IFRC health workers start the day praying with Ebola patients in the outside area in front of their tents (October 2014)
As we step into the 9th month of the most serious Ebola outbreak in history that first started at Guinea in March 2014, the epidemic has subsequently spread to Sierra Leone, Liberia, Nigeria and Senegal with one imported case from Liberia and associated locally acquired cases in healthcare workers in USA. The total number of reported cases has reached over ten thousand people and resulted in nearly 5,000 deaths, most of them coming from severely affected Guinea, Sierra Leone, and Liberia. The grave situation is believed to worsen in the coming months – it is estimated that there will be as many as 1.4 million cases by the end of January 2015 (if corrections for underreporting are made) unless robust interventions take place.
The Nobel Peace Prize has been regarded as the highest reward on human morality. This year prize is to be awarded to two fighters on human rights, who spare no efforts to protect children and youth from suppression and actively fight for the rights of children. According to the press release of the Norwegian Nobel Committee, 60% of the present population in the poor countries of the world is under 25 years of age. Children must go to school and not be financially exploited. It is a prerequisite for peaceful global development that the rights of children and young people be respected. In conflict-ridden areas in particular, the violation of children leads to the continuation of violence from generation to generation.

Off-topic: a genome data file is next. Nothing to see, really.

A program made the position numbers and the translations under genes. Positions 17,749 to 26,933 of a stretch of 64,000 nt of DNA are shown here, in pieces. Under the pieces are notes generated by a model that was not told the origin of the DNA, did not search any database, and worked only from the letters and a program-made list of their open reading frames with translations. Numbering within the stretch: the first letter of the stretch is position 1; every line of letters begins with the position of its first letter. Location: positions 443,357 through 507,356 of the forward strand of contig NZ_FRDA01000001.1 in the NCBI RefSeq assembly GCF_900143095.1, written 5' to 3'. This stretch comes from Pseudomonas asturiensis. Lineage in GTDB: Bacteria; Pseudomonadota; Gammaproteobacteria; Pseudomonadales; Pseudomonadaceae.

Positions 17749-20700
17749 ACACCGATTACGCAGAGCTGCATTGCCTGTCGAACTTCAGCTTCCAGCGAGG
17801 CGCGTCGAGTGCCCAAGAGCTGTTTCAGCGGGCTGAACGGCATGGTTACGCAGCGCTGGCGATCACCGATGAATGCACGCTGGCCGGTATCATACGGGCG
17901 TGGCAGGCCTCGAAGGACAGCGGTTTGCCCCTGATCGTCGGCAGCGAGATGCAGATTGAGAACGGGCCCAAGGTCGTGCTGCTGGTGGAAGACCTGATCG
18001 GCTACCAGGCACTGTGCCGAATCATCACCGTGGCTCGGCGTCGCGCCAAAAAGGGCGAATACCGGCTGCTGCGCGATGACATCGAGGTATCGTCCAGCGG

People in Hong Kong are no strangers to the fear and devastation caused by an epidemic. In 2003, Hong Kong recorded a total of 1,755 SARS cases which led to 299 deaths, in which 8 were health workers. After a decade, health workers in West Africa are facing life-threatening work environment as they care for Ebola patients. Over 120 health workers in Guinea, Liberia, Nigeria and Sierra Leone have so far died of Ebola, and the infected number has grown by more than double. These are unprecedented figures according to World Health Organization (WHO).
[ePrayer – Pray for the situation of undocumented children]
It is estimated that there are between 1.6 and 3.8 million irregular migrants in the European Union. Many of them are children. Most come from other European countries like Turkey, Hungary and Romania, but a large number also come from Iraq, Pakistan, Afghanistan and Nigeria. The reason for migration includes family reunification, protection from persecution, better living conditions, education and economic opportunities. A large number of these undocumented children, mostly from Hungary and Romania, are also victims of trafficking. They can be exploited in prostitution, forced labour, organised begging and can be compelled to commit crimes. [IPS]
Pray for the situation of undocumented children:
Pray that the basic human rights of these Europe’s ‘invisible’ children can be protected.
Pray also that they can have access to education, healthcare and shelter.
Pray that there can be effective measures to combat human trafficking and to reduce the risk of children.